Just In: 2014 Cateye Volt 1200


A couple years ago, Cateye wowed us with their Nanoshot 250 lumen light. It was far from the brightest light we’ve used but it was one of the slickest, well-constructed small lights we’ve seen. We reviewed the system here https://reviews.mtbr.com/cateye-nano-shot-2012-mtbr-lights-shootout and we were impressed by its packaging, light output, and price. And we were reminded that Cateye is a brand that delivers quality products. Heck our old Cateye bike computers in the tool box are still ticking away, a decade later. It just wasn’t quite bright enough for mountain biking use.

Now we received the Cateye Volt 1200 light that retails for $200. It’s about twice as big and heavy and pricey as the Nanoshot but it is more than four times brighter. We like that trade-off so we eagerly opened the package with anticipation.

It’s just like the Nanoshot in terms of construction and ergonomics so we have no complaints there. The switch is easy to use and it displays a color that indicates mode and battery capacity. There’s 5 modes to scroll through with three light levels and two flashing levels. Unfortunately, the user has to scroll through all the modes to change brightness levels. For mountain biking, we’ve found that two modes are ideal, low and high. Every other mode, specially flashing is just a distraction. It’s ok to have those options but we’d rather them be hidden modes.

Charging again is done through a USB port so charging is convenient with any USB power source (not included) but it is slow at 8 hours from empty.

Mounting is done by the classic Cateye Flex Tight bracket. This is similar to the old twist knob brackets found on old bike computers. It is proven and it works. They put about 10 degrees of rotation so the light can be aimed and centered. We were concerned that this bracket would not be able to hold the light securely with no shake on rough terrain. But our first test rides have proven that it is secure enough.

Run time is pretty standard at 1.5 hours for the highest setting. But the great news is leave it in Normal mode aka 800 lumens and you’ll get 2.5 hours.


  • Claimed Brightnes: 1200 Lumens
  • Weight: 220 grams
  • Integrated Lithium-ion battery
  • Mode and Run time:
  • Dynamic (High): 1.5 hours
  • Normal (Middle): 2.5 hours
  • All Night (Low): 10 hours
  • Hyper Constant: 5 hours
  • Flashing: 60 hours
  • Charging time: 8 hours via Micro-USB
  • Low battery indicator
  • Broad beam with 2 super bright LEDs and the designed lens

We took it for a test run and we are impressed. The light is absolutely bright and it throws a pretty big, wide beam. It was easy to see and go fast. On switchbacks, it was actually decent since the beam is so even. We’re curious to see if this will work with some of our helmet mounts that simulate a handlebar. It’ll probably be on the heavy side but under 250 grams is usually acceptable as long as it’s centered on the helmet.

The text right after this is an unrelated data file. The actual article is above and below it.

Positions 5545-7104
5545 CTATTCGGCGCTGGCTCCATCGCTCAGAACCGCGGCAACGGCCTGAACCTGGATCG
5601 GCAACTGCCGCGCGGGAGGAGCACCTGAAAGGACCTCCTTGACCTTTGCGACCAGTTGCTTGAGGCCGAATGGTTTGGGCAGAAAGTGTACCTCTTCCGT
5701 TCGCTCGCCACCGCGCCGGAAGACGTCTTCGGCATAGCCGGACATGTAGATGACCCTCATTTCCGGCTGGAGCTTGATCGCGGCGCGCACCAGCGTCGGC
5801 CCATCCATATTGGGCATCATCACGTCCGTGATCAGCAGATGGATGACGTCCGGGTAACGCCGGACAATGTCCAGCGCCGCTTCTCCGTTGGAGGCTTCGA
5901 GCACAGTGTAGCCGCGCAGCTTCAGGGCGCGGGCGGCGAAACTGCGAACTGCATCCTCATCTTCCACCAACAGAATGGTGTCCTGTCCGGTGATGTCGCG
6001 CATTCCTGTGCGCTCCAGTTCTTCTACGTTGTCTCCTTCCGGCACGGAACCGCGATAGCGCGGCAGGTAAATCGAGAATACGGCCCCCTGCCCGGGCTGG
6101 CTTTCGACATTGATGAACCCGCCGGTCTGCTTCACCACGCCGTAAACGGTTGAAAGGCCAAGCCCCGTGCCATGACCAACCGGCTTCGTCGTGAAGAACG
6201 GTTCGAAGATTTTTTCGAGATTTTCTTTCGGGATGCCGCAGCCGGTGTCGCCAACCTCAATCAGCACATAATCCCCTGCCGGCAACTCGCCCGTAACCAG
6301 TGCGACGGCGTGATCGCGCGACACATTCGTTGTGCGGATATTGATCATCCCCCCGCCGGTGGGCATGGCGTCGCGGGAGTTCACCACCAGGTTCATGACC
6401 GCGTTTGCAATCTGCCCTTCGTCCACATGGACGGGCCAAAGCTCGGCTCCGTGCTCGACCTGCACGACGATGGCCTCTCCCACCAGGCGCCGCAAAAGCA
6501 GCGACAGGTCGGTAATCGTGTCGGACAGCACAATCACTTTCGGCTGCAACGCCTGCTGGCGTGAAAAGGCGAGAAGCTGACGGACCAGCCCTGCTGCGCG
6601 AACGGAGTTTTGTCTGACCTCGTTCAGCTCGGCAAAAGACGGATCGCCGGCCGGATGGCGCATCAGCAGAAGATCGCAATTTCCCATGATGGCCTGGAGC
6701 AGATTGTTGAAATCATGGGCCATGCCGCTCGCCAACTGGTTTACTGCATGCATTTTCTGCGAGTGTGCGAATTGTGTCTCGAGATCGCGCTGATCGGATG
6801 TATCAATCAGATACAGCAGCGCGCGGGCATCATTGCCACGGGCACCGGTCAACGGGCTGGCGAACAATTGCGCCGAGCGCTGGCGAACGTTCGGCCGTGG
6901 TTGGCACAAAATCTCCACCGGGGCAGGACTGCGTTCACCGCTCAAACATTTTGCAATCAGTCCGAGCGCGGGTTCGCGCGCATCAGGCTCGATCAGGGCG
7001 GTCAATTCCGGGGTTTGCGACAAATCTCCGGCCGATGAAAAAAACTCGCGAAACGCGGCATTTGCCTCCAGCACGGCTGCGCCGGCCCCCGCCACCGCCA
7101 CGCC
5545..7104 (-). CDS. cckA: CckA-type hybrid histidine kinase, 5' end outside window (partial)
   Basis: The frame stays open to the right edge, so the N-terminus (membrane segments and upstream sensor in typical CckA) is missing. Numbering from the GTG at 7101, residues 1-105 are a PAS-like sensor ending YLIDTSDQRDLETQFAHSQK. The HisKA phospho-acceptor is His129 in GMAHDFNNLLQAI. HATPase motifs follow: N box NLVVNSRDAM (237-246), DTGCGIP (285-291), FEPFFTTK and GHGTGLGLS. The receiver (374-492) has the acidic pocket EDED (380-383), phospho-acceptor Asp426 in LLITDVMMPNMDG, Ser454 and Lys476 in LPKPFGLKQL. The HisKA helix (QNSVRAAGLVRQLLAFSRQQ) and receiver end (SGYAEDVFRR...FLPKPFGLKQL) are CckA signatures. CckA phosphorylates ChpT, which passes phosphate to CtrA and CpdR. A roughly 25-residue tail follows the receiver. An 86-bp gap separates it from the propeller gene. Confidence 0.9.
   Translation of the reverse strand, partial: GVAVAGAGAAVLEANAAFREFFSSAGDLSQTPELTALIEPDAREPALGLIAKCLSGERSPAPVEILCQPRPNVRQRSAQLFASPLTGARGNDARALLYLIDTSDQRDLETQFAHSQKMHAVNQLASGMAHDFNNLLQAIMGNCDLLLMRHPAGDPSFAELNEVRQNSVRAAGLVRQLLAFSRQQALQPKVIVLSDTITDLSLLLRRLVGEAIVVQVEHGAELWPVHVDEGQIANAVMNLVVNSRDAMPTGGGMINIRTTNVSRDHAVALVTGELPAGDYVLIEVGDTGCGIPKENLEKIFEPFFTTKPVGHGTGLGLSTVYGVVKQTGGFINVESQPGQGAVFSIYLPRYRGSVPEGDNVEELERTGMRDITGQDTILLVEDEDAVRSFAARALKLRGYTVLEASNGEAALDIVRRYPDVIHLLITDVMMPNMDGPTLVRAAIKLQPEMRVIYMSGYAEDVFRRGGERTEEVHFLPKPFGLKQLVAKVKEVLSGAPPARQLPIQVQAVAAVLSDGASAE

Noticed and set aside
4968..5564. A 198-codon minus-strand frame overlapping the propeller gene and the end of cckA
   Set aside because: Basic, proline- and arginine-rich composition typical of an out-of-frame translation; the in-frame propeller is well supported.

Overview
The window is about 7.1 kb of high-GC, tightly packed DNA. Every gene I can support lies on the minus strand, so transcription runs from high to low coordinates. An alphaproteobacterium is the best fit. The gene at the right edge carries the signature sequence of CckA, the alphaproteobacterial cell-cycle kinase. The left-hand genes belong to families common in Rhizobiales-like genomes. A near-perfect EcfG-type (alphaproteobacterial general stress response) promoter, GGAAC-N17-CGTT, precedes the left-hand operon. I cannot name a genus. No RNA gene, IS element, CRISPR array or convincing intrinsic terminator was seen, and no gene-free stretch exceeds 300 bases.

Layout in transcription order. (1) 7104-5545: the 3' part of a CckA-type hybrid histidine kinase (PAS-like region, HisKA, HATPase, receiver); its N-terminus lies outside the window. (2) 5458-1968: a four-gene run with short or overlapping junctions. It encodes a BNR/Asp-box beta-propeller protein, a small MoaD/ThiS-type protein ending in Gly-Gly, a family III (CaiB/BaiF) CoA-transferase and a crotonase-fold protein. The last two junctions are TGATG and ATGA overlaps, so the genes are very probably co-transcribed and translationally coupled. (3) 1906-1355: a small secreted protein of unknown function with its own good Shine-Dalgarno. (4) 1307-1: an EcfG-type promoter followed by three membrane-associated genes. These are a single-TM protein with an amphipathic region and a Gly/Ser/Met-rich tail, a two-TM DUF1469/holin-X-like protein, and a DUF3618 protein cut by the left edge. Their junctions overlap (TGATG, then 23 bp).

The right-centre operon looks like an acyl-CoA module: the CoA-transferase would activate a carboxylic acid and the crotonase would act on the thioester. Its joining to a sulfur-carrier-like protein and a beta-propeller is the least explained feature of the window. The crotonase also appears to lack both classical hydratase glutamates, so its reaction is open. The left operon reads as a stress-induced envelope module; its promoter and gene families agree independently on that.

So far, thumbs up and we’re looking forward to a great season of lights testing and night riding. Stay tuned for a full-on test with beam patterns and integrating sphere output testing.

About the author: Francis Cebedo

The founder of mtbr and roadbikereview, Francis Cebedo believes that every cyclist has a lot to teach and a lot to learn. "Our websites are communal hubs for sharing cycling experiences, trading adventure stories, and passing along product information and opinions." Francis' favorite bike is the last bike he rode, whether it's a dirt jumper, singlespeed, trail bike, lugged commuter or ultralight carbon road steed. Indeed, Francis loves cycling in all its forms and is happiest when infecting others with that same passion. Francis also believes that IPA will save America.

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  • Joel P says:

    I’m really tired of “bike lights” that aren’t focused properly for street / bikepath use. If you want a light for the woods, fine get one with a round beam. Otherwise it needs to be a low beam, with a sharp vertical cutoff like the fine B&M Lumotec lights and others that can be legally sold in Germany.

  • Steve J says:

    Well, it’s definitely powerful enough but all these bike lights seem way overpriced for what they really are and you really want to be able to turn it on or off with a low beam option. the flashing modes are stupid and irritating. Nobody wants to keep pressing buttons to get to the mode you are looking for.8 hours USB charging is miserably slow.
    You need this thing charged for when you are riding at night.Needs a mains charger.
    And agree with Joel beam needs to be focused properly so you are not blinding people.
    Except for all these things,,,it’s a good light. But that’s a lot of things!

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